In the end, the Supreme Court threw away the E.C’s appeal, to make it fall ‘efom birim’. The E.C. was ordered: “Invite the interested party and all presidential candidates who were able to submit their nomination papers by close of the nomination day, of September 30, 2016 and were disqualified without a hearing and give them a hearing within the extended period”. The Supreme Court also ordered the E.C. to grant the candidates the opportunity to comply with Regulation 9(2) of the Public Election Regulations 2016 (C.I. 94) which states: “The returning officer shall inform a candidate that the candidate’s nomination is invalid where (a) the particulars of the candidate or the persons subscribing to the nomination paper are not as subscribed by law; or (b) the nomination paper is not subscribed to as required by law and shall give the candidate an opportunity to make amendments or any alteration where necessary, within the stipulated nomination period”.

Now, the sluice gate has been reopened for all the 12 disqualified candidates (including Akua Donkor) to troop to the Electoral Commission office for a hearing. (You remember Dr Paa Kwesi Nduom requested a hearing for just 5 minutes!). His request was not entertained. One cannot understand the Electoral Commission. Is it there to axe electoral candidates or it is there to encourage the candidates to do the right things according to law? What would they lose or gain if someone is disqualified?

Another controversy seems to be brewing -this time, about the pink sheet contract given by the Electoral Commission to a liquidated firm in the United Kingdom. According to the story, the E.C. has contracted Aerovote to print the pink sheets at a cost of $8.95 million. This is in spite of the offers by Ghanaian Companies like Acts Commercial Printing, Buck Press and lnnolink all of which had tendered offers of half the price of that of Aerovote.

The E.C. owes Ghanaians an explanation as to how the contract was awarded to Aerovote, ignoring all advice, especially about the problems the company had had in the U.K.

The E.C. must read Martin Amidu’s statement: “There can be no free, transparent and fair elections when any of the disqualified aspiring candidates and any political party sponsoring them have their names added to the ballot more than three weeks belatedly, because the Commissioner’s preferred and approved candidates would have had an unequal advantage over them in the contest for the Presidency. “Martin Amidu warns Ghanaian citizens: “I have already said elsewhere that this Commissioner was appointed with a rigging agenda. Let us as citizens defend the Constitution by watching her every step during this election.”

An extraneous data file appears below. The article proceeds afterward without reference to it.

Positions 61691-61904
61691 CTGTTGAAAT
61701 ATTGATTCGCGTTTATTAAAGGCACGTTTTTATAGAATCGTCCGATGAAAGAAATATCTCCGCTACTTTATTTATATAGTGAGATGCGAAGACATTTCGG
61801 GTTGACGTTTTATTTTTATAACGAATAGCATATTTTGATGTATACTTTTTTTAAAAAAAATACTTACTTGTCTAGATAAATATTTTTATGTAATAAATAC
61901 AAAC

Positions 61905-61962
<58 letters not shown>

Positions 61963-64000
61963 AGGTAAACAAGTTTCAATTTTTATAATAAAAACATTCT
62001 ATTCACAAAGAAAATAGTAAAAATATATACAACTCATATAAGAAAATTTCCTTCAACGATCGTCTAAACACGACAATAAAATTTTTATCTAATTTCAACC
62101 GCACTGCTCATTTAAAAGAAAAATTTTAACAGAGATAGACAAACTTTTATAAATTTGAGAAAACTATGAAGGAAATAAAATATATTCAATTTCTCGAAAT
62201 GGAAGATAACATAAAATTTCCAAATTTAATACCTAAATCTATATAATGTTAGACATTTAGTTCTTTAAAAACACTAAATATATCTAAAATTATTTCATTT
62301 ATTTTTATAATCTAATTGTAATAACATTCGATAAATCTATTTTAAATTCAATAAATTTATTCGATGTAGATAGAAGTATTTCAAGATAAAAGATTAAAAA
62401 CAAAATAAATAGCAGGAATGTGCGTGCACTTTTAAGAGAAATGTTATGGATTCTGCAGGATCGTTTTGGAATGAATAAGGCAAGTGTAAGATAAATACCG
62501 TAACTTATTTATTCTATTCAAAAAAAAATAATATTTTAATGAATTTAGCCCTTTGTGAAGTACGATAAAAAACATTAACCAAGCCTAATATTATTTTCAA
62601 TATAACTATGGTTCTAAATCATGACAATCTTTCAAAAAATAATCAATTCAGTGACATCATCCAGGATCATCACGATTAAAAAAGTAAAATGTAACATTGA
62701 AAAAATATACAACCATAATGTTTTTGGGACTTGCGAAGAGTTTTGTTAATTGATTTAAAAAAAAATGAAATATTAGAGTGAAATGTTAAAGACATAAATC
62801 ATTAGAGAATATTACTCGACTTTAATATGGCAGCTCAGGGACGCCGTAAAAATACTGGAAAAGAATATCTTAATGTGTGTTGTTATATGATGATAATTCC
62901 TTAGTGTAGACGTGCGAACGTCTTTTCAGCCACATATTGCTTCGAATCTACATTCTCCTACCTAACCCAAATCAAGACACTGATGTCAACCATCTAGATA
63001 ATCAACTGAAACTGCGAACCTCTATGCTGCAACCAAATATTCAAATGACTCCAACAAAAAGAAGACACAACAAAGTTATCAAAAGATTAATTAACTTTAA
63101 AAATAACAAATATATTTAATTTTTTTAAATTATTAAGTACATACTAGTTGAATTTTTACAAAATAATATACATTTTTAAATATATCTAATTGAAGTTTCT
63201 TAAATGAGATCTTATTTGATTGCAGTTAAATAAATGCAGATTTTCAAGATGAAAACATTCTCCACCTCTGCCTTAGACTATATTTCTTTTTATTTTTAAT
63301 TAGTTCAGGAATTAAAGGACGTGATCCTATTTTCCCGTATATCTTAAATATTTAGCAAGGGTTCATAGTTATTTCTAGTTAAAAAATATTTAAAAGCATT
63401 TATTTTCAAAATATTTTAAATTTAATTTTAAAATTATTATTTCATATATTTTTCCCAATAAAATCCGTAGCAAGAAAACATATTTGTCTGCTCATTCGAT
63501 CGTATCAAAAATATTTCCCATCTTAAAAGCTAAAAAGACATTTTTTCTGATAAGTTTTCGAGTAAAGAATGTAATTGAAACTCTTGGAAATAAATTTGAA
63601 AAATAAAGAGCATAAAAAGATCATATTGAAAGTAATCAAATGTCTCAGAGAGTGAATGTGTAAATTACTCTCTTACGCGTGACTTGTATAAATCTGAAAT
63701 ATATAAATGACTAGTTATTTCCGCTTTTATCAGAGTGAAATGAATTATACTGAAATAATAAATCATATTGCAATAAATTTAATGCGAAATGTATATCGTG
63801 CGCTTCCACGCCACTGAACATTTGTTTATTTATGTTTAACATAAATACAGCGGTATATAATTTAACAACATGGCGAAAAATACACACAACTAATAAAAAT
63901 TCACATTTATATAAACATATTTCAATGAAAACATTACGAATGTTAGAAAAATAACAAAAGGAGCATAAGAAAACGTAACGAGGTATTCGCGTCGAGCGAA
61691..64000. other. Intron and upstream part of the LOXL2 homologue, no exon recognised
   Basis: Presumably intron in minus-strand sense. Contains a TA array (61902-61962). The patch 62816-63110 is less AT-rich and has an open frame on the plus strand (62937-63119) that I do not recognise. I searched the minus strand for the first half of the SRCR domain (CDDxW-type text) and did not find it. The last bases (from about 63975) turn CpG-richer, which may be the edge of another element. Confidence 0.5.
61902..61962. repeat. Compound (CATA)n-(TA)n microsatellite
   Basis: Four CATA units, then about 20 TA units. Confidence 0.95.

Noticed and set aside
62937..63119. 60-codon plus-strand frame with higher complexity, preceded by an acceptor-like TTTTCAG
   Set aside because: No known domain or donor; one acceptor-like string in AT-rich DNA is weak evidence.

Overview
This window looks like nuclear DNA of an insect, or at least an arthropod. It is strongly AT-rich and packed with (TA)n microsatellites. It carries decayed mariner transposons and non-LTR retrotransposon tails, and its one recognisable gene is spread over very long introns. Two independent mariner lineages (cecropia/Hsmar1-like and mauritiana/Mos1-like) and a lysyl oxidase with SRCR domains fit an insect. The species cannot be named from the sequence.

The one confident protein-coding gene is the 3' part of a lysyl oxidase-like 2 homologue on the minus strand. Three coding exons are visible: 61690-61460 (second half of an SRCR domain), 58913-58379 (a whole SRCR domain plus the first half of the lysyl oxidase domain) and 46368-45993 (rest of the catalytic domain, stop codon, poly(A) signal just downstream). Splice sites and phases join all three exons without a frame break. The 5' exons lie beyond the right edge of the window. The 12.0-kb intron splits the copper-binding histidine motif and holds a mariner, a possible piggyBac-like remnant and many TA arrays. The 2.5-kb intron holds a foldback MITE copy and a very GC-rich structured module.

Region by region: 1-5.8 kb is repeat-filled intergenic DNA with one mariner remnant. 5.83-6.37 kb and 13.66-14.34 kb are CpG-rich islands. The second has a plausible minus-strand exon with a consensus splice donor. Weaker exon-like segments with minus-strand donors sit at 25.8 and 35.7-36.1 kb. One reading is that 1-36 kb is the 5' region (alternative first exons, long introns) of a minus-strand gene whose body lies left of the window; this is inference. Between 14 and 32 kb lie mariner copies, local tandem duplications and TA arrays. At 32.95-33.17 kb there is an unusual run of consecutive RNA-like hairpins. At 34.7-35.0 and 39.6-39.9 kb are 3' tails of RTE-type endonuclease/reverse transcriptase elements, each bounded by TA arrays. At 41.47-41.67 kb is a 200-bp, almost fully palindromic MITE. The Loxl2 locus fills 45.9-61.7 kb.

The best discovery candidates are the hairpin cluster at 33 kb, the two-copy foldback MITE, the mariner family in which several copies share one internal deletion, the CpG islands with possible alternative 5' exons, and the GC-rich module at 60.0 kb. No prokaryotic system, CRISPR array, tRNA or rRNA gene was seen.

In other democracies, the citizens do not know the existence of the Electoral Commission. It is as if the Commission, by whatever name it is called, does not exist. Everything moves systematically. The Electoral Commission of Ghana has a heavy duty towards Ghanaians: the Commissioner, the deputies and all the staff have the country in their hands. You know one trick about Afari Gyan—he would carry a smile on his face, even if his interlocutor was aggressive, pugilistic or stiff-necked. He would be witty, and answer questions sarcastically if he had to. Respect, respect and respect– that should be the hallmark of people in charge of organizing elections in Ghana. The elections of 2012 and aftermath are lessons for all Ghanaians. Ghana was on the brink of disaster during the 2012 Election Petition. But for the maturity of the Petitioner, Nana Akufo Addo, hell would have broken loose and nobody could have predicted the outcome. Joseph Stalin once remarked: “The people who cast the votes don’t decide on election, the people who count the votes do”. In her foreword to Mabel Aku Baneseh’s book “Pink sheets: The story of Ghana’s Presidential Election Petition”, Mrs Georgina Wood, the Chief Justice writes: “Survival instincts of political parties are heightened in electioneering periods – the incumbent to mend any chink in their armour, and the challenger to ram at the incumbent until the latter buckles. It is not uncommon to witness agitation by the vanquished and opposite reaction and jubilation by the victor. It is tolerable in a democracy.”